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When ‘Gilmore Girls’ takes over your local coffee shop

Donna Tam Oct 5, 2016
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Brittany Jeng, 29, and Heather Bladt, 33, pose for a photo in front of a Luke’s sign displayed outside the Comoncy Cafe in Studio City, Calif. The pair waited in line for two hours at the popup event promoting the new “Gilmore Girls” series on Netflix.
Donna Tam/Marketplace

Netflix’s nationwide promotion for its revival of “Gilmore Girls,” a show that has been off air for nearly a decade, basically centered around a piece of cardboard:

This coffee cup sleeve — displaying the logo of Luke’s, the fictional diner prominently featured in the show — prompted thousands of people across the country to stand in lines this morning as part of a promotional stunt for the new mini-series, “Gilmore Girls: A Year in the Life,” set to air on Nov. 25.  Netflix orchestrated the event for 200 coffee shops in all 50 states and Canada, according to this website created for the fictional town of Stars Hollow, where the show is set.

Other TV shows have inspired pop-up events, including WarnerBros.’ Central Perk pop-up, which mimicked the fictional cafe in “Friends,” and Hulu’s recreation of the “Seinfeld” apartment. But those were elaborate set replicas created in one location. Netflix’s marketing was less involved, but more widespread. In addition to the cup sleeves, the company sent local shops swag for their baristas, a fake Luke’s sign and offered free coffee for a limited time.

And the show’s fans delivered.

They arrived in plaid shirts and backward baseball caps — the uniform of Luke Danes, the show’s male lead and proprietor of Luke’s. They made the event trend on Twitter. Twice. They waited in line for hours.

Sisters Heather Bladt, 33, and Brittany Jeng, 29, got in line at 6:25 a.m. for the pop-up at Comoncy Cafe in Studio City, California. They waited two hours for their coffee. At one point, the line snaked through the parking lot of a neighboring Peet’s Coffee shop that was 500 feet away. Fans were jumping out of the line to buy coffee inside the Peet’s before getting back into line to wait for their Luke’s coffee.

Bladt and Jeng, who already have the release date of the new mini-series marked on both of their calendars, appreciated the marketing stunt. The barista caps had the Netflix logo on the front and a Luke’s logo on the back.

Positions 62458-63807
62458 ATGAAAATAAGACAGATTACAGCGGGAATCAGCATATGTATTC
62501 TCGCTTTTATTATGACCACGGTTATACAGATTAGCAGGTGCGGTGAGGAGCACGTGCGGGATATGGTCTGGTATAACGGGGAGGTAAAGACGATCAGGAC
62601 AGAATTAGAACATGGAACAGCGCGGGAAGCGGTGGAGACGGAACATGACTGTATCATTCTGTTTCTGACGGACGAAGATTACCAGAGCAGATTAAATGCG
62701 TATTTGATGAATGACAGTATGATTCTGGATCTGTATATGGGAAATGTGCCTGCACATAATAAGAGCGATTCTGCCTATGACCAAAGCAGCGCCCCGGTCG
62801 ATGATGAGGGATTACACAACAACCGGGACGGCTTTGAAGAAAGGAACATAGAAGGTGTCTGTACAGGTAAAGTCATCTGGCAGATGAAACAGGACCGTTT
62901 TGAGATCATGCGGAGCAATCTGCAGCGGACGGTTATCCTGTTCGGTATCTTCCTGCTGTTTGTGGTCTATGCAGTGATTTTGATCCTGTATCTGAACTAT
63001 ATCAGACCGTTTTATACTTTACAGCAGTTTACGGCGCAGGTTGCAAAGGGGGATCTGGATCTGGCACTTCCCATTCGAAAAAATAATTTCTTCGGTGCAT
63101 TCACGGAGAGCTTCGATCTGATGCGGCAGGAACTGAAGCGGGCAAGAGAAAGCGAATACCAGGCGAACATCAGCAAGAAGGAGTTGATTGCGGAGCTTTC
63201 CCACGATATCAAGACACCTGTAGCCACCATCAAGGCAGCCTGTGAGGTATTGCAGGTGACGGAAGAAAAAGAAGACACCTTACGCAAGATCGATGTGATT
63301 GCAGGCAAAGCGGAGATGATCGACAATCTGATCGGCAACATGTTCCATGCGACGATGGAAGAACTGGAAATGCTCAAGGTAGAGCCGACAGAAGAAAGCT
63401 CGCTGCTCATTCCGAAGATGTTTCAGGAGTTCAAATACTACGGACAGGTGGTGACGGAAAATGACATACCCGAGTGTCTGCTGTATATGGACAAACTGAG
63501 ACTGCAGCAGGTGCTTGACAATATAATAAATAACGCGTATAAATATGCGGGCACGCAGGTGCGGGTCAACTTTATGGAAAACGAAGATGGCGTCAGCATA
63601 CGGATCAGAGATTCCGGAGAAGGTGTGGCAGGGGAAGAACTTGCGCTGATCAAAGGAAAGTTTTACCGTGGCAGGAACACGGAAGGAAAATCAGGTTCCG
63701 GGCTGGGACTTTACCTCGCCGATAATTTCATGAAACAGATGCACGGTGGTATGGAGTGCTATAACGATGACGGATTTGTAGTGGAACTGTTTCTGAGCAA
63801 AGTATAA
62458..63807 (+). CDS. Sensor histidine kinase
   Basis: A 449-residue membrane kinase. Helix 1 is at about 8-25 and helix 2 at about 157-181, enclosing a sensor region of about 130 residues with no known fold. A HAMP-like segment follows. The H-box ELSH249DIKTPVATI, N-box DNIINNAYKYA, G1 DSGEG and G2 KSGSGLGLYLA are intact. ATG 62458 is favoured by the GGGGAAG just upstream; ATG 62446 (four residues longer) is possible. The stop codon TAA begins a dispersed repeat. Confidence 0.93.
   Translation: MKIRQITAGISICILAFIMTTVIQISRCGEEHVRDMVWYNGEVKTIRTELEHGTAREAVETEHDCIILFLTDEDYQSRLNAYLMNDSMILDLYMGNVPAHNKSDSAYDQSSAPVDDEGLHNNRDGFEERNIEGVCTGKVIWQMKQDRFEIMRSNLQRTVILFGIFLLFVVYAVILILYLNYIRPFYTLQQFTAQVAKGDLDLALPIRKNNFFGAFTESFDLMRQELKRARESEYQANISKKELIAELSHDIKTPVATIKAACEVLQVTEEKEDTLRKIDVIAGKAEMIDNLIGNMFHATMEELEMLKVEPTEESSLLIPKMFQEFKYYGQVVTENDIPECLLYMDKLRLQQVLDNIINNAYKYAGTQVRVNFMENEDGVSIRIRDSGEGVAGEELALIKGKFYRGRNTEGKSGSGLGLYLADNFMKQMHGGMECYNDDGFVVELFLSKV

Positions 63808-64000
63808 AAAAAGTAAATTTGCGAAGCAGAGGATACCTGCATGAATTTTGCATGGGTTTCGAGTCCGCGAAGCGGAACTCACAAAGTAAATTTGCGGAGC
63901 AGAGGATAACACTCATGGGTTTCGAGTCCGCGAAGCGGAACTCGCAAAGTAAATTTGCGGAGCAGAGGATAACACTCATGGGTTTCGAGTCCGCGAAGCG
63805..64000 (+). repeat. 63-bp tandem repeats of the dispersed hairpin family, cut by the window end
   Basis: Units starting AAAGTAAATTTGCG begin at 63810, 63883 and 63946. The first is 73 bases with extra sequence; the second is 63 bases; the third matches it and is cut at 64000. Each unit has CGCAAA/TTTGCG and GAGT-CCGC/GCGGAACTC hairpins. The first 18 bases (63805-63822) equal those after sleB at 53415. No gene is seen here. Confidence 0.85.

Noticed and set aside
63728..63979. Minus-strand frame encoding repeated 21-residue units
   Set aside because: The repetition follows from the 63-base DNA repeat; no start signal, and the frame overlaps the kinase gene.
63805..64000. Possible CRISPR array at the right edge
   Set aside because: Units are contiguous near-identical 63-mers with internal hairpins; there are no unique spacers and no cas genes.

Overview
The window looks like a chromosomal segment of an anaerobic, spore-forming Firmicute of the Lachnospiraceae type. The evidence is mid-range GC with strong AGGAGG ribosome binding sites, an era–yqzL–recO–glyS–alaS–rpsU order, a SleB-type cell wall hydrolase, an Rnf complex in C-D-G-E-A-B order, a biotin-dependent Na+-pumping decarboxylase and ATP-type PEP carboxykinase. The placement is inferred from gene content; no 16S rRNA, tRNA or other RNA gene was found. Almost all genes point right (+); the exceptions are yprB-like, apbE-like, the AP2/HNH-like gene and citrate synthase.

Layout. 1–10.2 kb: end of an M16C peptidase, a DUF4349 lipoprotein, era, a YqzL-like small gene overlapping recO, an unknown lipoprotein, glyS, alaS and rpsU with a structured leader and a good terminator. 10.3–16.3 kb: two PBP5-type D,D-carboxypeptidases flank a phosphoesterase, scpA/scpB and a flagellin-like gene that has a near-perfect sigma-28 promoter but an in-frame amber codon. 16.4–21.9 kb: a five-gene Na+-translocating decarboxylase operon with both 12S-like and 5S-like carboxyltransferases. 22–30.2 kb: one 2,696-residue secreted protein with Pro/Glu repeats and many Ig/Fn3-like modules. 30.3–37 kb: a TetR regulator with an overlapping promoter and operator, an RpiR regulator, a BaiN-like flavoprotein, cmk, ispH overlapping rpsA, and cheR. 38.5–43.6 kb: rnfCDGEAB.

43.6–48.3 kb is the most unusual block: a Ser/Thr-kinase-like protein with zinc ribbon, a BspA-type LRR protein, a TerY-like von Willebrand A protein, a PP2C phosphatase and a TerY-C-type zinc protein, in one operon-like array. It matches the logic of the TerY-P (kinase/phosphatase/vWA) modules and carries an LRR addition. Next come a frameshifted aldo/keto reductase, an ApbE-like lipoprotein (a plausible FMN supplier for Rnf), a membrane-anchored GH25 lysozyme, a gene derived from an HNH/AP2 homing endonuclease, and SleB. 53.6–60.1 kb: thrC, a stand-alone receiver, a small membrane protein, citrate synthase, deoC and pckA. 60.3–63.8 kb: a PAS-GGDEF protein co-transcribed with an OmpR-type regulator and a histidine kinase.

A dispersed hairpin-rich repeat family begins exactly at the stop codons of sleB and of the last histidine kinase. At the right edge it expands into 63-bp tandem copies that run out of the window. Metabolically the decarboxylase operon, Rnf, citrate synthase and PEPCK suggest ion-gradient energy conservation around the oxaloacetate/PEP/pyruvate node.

Fans of the TV show “Gilmore Girls” wait in line in Studio City, Calif. to enter a popup coffee shop promoting the new Netflix series based on the show.

“It was really good advertising for Netflix because they wear it backwards,” Bladt said.

The two fans watched the show when it was on the air, but they also own the DVD box set of the series, Jeng said.

The fandom around “Gilmore Girls” illustrates how a TV show can have a long shelf life, and what that means for streaming services like Netflix. Not only does streaming a series like “Gilmore Girls” capture audiences who are nostalgic for their TV days, it can help cultivate new, younger viewers.

Twenty-three-year-old Manuela Alcala said she caught some of the last on-air episodes when she was growing up in Venezuela, but otherwise she was mostly watching re-runs. Then Amazon Prime released the series.

Samantha Granes, 22, and Manuela Alcala, 23, wait for their chance to enter a “Gilmore Girls” popup coffee shop.

“I watch the whole thing in a month, maybe less than a month,” she said.

Despite working a long over-night shift, she arrived in a Luke’s t-shirt to wait in line for the pop-up experience.While the only thing Alcala would leave with was coffee, she said was looking forward to the being inside the shop and taking in some of the Gilmore nostalgia.

“It sounds ridiculous,” she said. “I’m pretty sure in like a month or so, I’m going to be like remember that day we were there at 6:50 in the morning to get free coffee with a sleeve, because it’s all about a sleeve.”

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